Author: Kevin Renner / Source: Corporate Wellness Magazine
Anndorie Cromar was in her thirties when Utah’s child protective services called to report that her newborn daughter had tested positive for methamphetamine. And because of that, she was at risk of having the state take custody of her children.
But the mother of four hadn’t given birth recently to anyone. Someone had stolen her health insurance information and delivered a baby girl.
The ordeal took years to straighten out. She was never able to fully settle the hospital bill. Medical privacy regulations prohibited her from viewing her own medical records because they contained the thief’s information. She had to go to court to remove her name from the baby’s birth certificate. And the child continues showing up on her pharmacy records as a dependent.
“To this day, I don’t know if my name is in the baby’s medical record,” she notes.
She is not alone. Nikki Burton was 17 when she was turned away as a blood donor because the Red Cross showed her as HIV positive. Except she wasn’t. Her insurance information had been stolen and used by someone else to obtain medical care. It took six years to clear that diagnosis from her medical record.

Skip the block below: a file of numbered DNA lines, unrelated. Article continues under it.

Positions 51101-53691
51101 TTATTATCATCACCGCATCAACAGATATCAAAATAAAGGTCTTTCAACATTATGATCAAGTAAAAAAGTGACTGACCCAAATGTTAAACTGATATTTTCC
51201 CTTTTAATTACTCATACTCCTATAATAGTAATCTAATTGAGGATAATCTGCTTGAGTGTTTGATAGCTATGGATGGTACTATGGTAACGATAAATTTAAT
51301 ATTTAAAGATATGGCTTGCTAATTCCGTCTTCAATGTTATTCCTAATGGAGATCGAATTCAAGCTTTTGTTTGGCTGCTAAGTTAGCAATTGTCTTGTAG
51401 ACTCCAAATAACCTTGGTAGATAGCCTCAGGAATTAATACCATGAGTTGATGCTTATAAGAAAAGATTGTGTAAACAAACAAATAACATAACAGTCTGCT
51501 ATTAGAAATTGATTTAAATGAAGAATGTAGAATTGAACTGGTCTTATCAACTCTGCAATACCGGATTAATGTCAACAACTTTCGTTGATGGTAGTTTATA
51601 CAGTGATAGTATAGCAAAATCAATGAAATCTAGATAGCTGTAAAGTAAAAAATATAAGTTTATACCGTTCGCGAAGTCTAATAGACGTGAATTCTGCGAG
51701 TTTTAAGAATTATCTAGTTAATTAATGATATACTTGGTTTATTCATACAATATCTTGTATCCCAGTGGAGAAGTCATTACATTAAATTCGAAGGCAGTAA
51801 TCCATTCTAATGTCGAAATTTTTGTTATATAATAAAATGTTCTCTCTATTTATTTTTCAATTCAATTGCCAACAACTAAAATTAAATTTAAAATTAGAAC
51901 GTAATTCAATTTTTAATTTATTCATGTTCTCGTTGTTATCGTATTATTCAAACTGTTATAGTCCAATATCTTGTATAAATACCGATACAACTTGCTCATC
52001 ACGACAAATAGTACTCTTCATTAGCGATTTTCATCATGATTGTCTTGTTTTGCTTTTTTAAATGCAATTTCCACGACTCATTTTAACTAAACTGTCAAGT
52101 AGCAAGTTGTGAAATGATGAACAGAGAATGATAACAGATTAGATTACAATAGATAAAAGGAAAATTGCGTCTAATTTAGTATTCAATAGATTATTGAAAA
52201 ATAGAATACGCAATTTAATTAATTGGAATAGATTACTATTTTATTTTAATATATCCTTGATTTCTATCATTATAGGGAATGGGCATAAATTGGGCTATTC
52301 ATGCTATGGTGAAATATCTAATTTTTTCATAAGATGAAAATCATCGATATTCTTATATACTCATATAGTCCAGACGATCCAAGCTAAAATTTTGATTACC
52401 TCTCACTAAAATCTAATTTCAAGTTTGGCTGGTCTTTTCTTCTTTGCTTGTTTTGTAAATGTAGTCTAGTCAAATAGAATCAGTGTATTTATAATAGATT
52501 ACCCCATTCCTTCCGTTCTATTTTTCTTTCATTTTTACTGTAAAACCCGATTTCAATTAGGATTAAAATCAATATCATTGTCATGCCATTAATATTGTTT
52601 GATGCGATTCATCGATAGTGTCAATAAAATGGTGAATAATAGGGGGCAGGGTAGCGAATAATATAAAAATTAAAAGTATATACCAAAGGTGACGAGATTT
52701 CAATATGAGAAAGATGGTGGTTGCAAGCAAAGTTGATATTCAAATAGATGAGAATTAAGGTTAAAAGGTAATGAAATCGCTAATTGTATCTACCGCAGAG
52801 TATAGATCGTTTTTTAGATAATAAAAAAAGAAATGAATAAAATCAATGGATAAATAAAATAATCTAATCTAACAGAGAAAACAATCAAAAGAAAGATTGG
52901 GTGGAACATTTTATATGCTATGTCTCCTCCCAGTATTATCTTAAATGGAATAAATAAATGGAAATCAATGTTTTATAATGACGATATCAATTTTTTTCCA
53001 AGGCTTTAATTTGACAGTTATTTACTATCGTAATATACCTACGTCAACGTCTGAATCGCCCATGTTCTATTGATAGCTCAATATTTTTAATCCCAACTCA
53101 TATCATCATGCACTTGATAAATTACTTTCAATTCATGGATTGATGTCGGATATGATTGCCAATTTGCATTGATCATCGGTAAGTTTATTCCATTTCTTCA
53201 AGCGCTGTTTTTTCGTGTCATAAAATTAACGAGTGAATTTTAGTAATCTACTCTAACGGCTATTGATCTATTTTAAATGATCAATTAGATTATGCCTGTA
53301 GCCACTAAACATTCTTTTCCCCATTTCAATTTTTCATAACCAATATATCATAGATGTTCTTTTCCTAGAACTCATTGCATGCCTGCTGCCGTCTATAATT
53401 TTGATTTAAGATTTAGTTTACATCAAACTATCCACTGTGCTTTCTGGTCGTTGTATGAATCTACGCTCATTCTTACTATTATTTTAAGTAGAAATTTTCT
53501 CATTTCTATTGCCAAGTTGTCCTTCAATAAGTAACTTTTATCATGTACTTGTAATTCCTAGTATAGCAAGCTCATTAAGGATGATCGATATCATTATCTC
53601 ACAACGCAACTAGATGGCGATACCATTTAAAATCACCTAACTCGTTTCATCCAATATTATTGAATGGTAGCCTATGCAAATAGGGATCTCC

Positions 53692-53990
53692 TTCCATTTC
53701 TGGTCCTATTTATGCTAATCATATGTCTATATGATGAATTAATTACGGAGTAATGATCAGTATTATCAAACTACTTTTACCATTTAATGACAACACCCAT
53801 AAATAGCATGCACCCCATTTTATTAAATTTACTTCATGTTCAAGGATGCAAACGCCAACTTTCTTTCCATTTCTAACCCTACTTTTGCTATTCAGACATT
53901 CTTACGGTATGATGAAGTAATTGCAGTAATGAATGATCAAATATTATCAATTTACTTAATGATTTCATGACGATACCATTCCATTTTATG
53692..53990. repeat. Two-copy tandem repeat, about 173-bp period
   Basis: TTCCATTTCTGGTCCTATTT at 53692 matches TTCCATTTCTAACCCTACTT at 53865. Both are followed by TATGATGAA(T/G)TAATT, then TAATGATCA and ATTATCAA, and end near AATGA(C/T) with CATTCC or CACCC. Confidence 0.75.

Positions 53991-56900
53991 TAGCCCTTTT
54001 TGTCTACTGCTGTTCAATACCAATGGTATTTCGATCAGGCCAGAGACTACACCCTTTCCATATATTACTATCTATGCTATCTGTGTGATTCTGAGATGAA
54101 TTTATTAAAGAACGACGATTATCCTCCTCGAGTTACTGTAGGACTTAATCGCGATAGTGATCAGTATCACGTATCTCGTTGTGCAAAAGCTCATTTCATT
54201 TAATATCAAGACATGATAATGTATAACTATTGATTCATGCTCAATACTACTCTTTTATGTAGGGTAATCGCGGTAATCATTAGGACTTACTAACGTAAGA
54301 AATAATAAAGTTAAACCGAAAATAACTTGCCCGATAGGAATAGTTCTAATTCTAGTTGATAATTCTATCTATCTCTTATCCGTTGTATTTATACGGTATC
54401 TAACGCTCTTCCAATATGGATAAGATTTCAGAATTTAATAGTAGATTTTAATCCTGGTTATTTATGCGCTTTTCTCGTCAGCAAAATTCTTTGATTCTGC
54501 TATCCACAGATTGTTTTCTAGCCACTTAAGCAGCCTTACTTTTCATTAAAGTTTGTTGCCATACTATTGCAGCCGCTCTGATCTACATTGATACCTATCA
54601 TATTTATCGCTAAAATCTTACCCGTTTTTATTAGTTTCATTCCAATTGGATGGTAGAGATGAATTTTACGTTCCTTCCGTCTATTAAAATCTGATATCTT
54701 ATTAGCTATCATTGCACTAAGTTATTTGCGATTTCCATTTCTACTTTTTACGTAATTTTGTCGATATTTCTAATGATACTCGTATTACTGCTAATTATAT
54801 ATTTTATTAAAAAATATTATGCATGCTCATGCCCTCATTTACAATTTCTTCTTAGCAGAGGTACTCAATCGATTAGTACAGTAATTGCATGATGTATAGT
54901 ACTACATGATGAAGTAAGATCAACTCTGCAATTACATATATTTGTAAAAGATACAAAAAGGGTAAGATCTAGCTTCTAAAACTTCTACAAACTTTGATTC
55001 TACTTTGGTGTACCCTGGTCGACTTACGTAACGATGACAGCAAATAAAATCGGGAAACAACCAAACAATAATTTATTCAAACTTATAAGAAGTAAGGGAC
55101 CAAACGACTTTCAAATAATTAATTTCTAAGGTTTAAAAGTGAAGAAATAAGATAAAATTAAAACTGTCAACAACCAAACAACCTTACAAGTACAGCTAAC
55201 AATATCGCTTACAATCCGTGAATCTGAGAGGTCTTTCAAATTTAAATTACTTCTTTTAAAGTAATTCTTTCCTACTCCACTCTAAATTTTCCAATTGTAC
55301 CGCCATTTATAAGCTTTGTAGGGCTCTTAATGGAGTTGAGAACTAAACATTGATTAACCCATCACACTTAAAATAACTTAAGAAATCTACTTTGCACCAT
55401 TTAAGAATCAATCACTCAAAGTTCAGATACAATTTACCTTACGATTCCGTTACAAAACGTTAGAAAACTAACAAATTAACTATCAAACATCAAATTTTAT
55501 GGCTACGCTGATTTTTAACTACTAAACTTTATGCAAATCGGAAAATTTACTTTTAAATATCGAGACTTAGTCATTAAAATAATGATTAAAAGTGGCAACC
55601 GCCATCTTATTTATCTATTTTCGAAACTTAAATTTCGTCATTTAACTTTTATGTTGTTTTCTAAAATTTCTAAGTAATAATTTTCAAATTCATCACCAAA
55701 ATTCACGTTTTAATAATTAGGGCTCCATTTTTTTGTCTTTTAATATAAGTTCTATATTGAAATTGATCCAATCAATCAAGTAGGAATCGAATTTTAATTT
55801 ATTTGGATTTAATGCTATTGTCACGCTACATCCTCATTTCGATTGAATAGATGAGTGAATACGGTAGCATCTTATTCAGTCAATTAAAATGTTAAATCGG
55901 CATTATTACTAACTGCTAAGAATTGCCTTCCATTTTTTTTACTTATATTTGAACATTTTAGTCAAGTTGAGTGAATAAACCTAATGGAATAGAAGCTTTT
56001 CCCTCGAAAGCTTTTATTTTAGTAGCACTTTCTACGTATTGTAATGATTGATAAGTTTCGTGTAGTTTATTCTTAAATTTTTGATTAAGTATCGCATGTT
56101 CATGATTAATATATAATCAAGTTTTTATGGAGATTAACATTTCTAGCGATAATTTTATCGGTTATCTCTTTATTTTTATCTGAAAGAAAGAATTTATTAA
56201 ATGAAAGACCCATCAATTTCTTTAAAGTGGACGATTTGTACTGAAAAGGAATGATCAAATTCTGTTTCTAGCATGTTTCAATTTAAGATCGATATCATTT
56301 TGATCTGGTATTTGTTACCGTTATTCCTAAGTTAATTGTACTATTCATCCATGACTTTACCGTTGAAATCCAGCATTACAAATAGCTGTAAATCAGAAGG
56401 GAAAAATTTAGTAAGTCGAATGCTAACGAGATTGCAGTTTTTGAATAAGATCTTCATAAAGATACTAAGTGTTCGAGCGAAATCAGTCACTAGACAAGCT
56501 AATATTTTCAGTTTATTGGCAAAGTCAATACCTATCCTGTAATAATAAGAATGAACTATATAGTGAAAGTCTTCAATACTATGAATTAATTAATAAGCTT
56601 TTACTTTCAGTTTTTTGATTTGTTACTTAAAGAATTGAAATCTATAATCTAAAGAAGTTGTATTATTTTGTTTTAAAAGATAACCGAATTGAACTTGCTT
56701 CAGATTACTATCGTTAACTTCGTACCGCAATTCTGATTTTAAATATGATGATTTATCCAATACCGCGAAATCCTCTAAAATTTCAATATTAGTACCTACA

The two women are victims of the fastest growing form of identity crime in America—medical identity fraud. It is perpetrated by criminals whose motives are simple: To make money. Various estimates put the value of medical identities at 10 to 20 times that of credit card and social security numbers.
For employers that take seriously the holistic wellbeing of employees, medical identity theft is an emerging, serious threat. It is growing at about 15 percent a year, and victimizes more than 2.3 million American adults annually, according to the Ponemon Institute. The end results include disrupted lives and billions of dollars in fraudulent bills and recovery costs for victims and employers alike—an expense absorbed directly by self-insured employers.
The Ponemon research highlights some of the other costs of medical identity theft, among them:
- Personal costs exceed $5,000 for 29 percent of the victims.
- For 41 percent of victims, it consumed more than 100 hours to remedy the problem
- More than six months were required to resolve the problem for 86 percent of victims.
But medical identity theft also poses a serious risk to employee health. Corrupted medical records put lives at risk, as allergies, medications, and problem list no longer match one’s true health profile.
|Medical identity theft has rightly been called the privacy crime that can kill. When a victim’s identity is used fraudulently… medical records become contaminated with erroneous information such as…|
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